“I seriously had a geek-gasm when I saw that Roger Corman’s coming,” posted Blasko66 on the fan site www.horrorhound.com. It was a sentiment echoed on this and similar sites when the Fright Night Film Fest announced Corman’s upcoming appearance.
In addition to an obvious affection for the legendary filmmaker, the resulting web chatter seems to indicate a buzz for the festival outside of Louisville. The comment was part of a 10-page thread that sprung up in anticipation of the festival’s sixth year. A compelling narrative plays out here, where fans discuss whether they’ll make the trip to Kentucky. The posts begin in September 2009 with effusive comments about a planned visit from Robert Englund (Freddy Krueger in the “A Nightmare on Elm Street” series). Excitement turned to disappointment, though, when Englund canceled. Apparently, celebrity back-outs are par for the course in the horror convention business.
But all was good again in May when Corman agreed to be Fright Night’s guest of honor. For organizer Ken Daniels, the addition of this Academy Award winner represents a coup. In recognition of this, Daniels is changing the name of Fright Night’s film awards to the
“The Oscars may have the Oscars, but we’ll always have the Cormans,” Daniels says. “From now on, the prestige of that award will go up. Next year, we will get tighter on our rules for winners. If you want to win a Corman for best special effects, they better be the best damn special effects!”
Corman’s impact on the Fright Night founder is evident. Daniels, who got through school by making short films in lieu of writing term papers, credits Corman as an “everyman’s filmmaker” and model for independent producers and directors. During his half-century career, Corman has been incredibly productive, at one point churning out an impossible eight features in one calendar year. Amazingly, none of his projects lost money.
“Not even Spielberg can make that claim,” Daniels says, pointing to the 1979 flop “1941.”
With literally hundreds of campy movies to his credit, Corman is widely considered a B-movie auteur and drive-in specialist. But titles like “She Gods of Shark Reef,” “Bloody Mama” and “The Crazysitter” are certainly not the reason he was awarded that Oscar. As Daniels points out, the filmmaker’s influence on American cinema is larger than many realize.
There are the obvious touchstones, like 1960’s “The Little Shop of Horrors,” a film that still resounds, despite having been written and produced over the course of a single weekend. Of perhaps greater importance are the protégés who got their big breaks through Corman. The list is star studded, featuring names like Jack Nicholson, Dennis Hopper, Peter Fonda and Robert De Niro. Directors who’ve worked under Corman include Francis Ford Coppola, Martin Scorsese, Peter Bogdanovich and James Cameron, to name just a few.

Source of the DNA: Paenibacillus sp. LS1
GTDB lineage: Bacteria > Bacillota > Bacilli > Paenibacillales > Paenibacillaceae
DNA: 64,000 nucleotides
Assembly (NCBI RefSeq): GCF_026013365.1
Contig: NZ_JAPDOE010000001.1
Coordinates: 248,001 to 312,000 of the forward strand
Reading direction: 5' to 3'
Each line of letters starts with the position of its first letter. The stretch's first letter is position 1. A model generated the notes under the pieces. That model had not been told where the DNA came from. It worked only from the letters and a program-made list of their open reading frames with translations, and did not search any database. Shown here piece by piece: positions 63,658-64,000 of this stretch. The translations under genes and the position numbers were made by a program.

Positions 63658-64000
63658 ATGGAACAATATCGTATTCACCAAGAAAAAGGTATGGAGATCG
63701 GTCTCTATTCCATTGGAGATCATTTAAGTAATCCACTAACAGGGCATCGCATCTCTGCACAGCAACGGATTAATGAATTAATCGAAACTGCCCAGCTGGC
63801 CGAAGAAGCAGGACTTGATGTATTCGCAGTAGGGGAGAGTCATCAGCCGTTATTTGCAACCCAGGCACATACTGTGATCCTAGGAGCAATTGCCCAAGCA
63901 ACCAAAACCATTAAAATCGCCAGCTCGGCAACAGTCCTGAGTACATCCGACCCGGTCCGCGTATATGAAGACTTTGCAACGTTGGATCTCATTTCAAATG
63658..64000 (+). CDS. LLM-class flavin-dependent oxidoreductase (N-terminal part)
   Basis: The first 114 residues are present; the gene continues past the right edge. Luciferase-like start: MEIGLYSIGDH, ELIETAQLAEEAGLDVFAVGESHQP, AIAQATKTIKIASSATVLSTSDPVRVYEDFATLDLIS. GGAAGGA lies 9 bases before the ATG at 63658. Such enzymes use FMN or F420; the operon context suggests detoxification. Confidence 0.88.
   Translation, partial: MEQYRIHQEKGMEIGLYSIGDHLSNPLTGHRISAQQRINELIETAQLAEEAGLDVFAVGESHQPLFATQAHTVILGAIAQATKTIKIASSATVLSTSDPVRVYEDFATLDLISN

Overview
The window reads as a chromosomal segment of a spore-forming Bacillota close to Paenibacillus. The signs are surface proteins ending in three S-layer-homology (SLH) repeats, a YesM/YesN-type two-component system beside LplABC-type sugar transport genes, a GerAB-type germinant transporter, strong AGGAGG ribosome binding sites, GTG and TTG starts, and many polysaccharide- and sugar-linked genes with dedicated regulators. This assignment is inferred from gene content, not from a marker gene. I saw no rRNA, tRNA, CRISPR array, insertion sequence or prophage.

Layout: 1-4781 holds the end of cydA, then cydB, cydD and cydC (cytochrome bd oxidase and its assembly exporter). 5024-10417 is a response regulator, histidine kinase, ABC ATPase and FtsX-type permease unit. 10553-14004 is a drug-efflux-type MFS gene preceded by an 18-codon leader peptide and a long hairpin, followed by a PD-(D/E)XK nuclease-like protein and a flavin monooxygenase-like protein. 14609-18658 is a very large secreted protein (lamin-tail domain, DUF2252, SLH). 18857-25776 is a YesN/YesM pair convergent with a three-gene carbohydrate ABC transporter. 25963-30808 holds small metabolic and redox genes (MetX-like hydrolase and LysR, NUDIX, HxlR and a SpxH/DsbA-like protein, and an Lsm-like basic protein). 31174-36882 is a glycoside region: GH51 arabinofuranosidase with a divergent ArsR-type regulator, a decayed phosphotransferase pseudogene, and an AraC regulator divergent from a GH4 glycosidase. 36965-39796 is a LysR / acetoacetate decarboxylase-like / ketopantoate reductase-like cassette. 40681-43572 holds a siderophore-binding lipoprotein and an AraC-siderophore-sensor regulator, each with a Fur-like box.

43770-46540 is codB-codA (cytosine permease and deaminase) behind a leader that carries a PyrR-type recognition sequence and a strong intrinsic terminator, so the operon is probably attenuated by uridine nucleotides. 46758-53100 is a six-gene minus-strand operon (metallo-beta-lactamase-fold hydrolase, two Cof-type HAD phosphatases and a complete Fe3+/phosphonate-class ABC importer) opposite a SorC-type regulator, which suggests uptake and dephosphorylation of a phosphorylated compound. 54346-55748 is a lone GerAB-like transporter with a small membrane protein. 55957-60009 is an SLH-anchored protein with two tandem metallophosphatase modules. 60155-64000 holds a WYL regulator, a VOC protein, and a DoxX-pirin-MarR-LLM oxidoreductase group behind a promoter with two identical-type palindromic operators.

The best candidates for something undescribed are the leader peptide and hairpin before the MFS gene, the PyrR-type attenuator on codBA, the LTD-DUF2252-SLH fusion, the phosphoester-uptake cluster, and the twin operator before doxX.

In addition to meeting a Hollywood legend, guests can mingle with the cast of the festival’s namesake. Actors from “Fright Night” will assemble for a reunion, another achievement for Daniels, who considers Tom Holland’s 1985 film an early inspiration. There also will be a one-day music festival, masquerade ball, on-site tattoo parlor and, oh yeah, a slew of films.
Of these entries, it was a surprise to learn that Fright Night’s slate is not exclusively horror and gore. The two-tier judging system looks mainly for quality, placing special emphasis on culty submissions. This opens things up for comedies, thrillers, sci-fi and even documentaries.
One filmmaker who was surprised to make the cut is Louisvillian Brandon Maxwell, whose noir thriller “The Willing Suspension of Disbelief” will screen at 2:15 p.m. on Sunday. “Disbelief,” which was co-directed by lead actor Ryan Hauser, is far from a slasher flick. The filmmakers bill the feature-length effort as “Truffaut meets Tarantino.” In it, the lines between fiction and reality blur when a filmmaker steals the financing he needs to finish his opus. He makes the mistake of hitting up the very people he depicts on screen: the mob.
“I’m honored it will be included,” says Maxwell, who submitted his film on a whim when a friend and fan of the festival suggested he take a crack at it.
As many as 5,000 visitors are expected to descend like zombies on Louisville’s InnPlace Hotel this weekend. Judging from past history, Daniels says the venue can expect post-screening parties to go well into the morning.
“It’s the most fun you can have with your clothes on,” Daniels says of the festival. “Well, at least most people keep their clothes on.”
Fright Night Film Fest
July 30-Aug. 1
The InnPlace Hotel
9700 Bluegrass Parkway
Day passes: $20
Weekend passes: $35